The solar system is about to become our new back yard.
Nobody has traveled beyond Earth’s orbit in 40 years.
This may be about to change.
NASA is looking at sending us around the moon.
This would be step one to getting us to Mars.
The planning has just begun. Expect further details next month.
The objective is to explore deeper space, with a more ambitious plan to “Unlock the mysteries of space.”
The Space Launch System, SLS, is the next generation of space travel since the space shuttle program, which ended six years ago.
The Boeing produced SLS launch vehicle will have a similar trust as the Saturn 5 rocket used in the Apollo program to go to the moon in the late 60s, and early 70s.
The plan for the SLS was to upgrade it over time, increasing it power with each new version.
Block 1 Version would be able to lift 70 metric ton payloads into low Earth orbit, LEO using shuttle derived boosters.
Block 2 version will be able to lift 130 metric ton payloads into LEO and be able to escape Earth gravity for exploratory mission to the moon and beyond.
The total cost was projected back in 2011 to be $18 Billion. Thats, $10 Billion for the rocket, $2 Billion for the launch pad upgrades, and $6 Billion for the Orion multi-purpose crew vehicle.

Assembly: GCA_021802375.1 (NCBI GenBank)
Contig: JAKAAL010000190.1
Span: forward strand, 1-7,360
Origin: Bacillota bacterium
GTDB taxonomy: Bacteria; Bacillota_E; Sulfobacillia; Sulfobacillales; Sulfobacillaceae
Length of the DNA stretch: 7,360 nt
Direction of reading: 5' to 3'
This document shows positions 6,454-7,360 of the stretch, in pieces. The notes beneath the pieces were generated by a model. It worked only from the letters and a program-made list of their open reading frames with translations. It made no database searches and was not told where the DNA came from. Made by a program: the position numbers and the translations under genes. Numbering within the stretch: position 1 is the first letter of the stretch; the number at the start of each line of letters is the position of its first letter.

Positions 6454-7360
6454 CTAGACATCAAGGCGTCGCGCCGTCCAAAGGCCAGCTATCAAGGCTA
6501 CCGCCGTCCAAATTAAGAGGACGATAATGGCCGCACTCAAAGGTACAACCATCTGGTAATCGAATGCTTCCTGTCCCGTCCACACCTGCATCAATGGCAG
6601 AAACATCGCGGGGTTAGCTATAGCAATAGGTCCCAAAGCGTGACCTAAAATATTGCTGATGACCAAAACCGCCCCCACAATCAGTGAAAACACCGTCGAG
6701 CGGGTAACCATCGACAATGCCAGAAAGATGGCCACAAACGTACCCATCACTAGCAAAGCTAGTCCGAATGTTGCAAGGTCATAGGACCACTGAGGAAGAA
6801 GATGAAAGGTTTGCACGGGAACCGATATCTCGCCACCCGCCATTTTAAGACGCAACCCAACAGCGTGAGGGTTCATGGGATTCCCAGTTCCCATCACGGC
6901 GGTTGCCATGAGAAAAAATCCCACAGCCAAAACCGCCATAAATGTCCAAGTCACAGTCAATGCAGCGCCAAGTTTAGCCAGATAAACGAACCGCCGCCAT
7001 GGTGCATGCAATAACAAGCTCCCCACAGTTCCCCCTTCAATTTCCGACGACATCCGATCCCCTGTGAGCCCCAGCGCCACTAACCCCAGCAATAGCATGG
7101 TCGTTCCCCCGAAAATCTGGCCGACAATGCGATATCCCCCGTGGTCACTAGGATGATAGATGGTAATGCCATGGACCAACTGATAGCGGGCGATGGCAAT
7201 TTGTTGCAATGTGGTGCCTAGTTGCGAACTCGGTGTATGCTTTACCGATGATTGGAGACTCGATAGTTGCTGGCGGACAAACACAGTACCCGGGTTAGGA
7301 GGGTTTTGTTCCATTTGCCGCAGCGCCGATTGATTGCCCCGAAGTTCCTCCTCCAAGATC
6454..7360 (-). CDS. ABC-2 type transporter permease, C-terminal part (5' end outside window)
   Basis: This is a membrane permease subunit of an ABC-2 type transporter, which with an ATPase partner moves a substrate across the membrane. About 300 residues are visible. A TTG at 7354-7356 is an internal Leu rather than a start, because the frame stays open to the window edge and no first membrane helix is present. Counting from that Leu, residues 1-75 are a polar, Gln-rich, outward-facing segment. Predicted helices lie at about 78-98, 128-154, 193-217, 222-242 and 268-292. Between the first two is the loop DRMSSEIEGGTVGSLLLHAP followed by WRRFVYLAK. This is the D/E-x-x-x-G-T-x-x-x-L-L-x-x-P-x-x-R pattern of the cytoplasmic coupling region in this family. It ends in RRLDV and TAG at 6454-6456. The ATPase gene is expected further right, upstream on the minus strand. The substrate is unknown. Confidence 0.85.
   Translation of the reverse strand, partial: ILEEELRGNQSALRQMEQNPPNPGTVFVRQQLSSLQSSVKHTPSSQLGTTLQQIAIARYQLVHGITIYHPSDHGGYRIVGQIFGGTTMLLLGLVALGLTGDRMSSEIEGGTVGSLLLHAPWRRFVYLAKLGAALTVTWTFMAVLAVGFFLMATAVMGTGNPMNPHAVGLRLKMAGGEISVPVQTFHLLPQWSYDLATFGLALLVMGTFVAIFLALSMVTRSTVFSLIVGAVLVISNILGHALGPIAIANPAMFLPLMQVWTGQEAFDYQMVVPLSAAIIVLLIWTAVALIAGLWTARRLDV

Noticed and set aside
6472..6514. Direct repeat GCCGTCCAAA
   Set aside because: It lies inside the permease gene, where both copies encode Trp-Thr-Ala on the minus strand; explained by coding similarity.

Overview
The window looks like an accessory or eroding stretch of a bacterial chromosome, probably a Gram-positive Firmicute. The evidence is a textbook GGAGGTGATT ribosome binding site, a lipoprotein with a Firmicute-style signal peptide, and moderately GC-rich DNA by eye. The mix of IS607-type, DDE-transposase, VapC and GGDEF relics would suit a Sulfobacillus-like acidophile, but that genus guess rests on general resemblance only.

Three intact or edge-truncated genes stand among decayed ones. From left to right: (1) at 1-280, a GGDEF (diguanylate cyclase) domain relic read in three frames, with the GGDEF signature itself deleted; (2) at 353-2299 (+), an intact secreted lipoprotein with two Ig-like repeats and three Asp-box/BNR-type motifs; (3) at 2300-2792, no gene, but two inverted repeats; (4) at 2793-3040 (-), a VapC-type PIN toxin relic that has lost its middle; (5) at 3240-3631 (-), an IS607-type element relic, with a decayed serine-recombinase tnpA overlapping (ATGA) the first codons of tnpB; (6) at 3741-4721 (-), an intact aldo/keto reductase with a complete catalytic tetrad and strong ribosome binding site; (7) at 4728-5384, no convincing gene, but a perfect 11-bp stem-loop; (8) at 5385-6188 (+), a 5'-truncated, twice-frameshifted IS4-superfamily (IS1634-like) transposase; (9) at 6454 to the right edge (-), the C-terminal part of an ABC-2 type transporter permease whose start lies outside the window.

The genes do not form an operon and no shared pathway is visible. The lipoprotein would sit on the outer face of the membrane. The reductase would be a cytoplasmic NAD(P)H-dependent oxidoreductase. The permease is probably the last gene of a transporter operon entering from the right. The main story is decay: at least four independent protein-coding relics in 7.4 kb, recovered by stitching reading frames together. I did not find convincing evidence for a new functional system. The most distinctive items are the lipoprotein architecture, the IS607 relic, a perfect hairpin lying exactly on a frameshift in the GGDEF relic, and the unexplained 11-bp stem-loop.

The Lockheed Martin produced Multi Purpose Crew Vehicle, MPCV, is being built to carry four passengers, to the International Space Station, the moon, and even Mars.
It’s first test flight was in December 2014. It was not planned to have anyone onboard until 2023 at the earliest.
The Trump administration however is asking NASA to launch a crew next year, or early 2018. And, it has yet to appoint a NASA Administrator.
So NASA may now be faced with planning a crewed launch on an untested rocket.
The new mission around the moon could include the Orion Capsule, with a two person crew.
The trip would take less that ten days.
Questions still remain however, since United Launch Alliance, SpaceX and Blue Origin are also planning heavy rockets that may launch much cheaper than the SLS, rendering it obsolete right out of the gate.
Perhaps the move is to help prove that the more expensive SLS has a purpose, to be part of the first mission to land humans on Mars.
All of this is still in the air, not signed off, but very exciting.
There doesn’t appear to be any real pressure to do this. It’s just a feasibility study.
Of course, with India breaking launching records, and China preparing to go to Mars, it should be no surprise that others are raising the bar in this new 21st century space race.
Thank you for reading.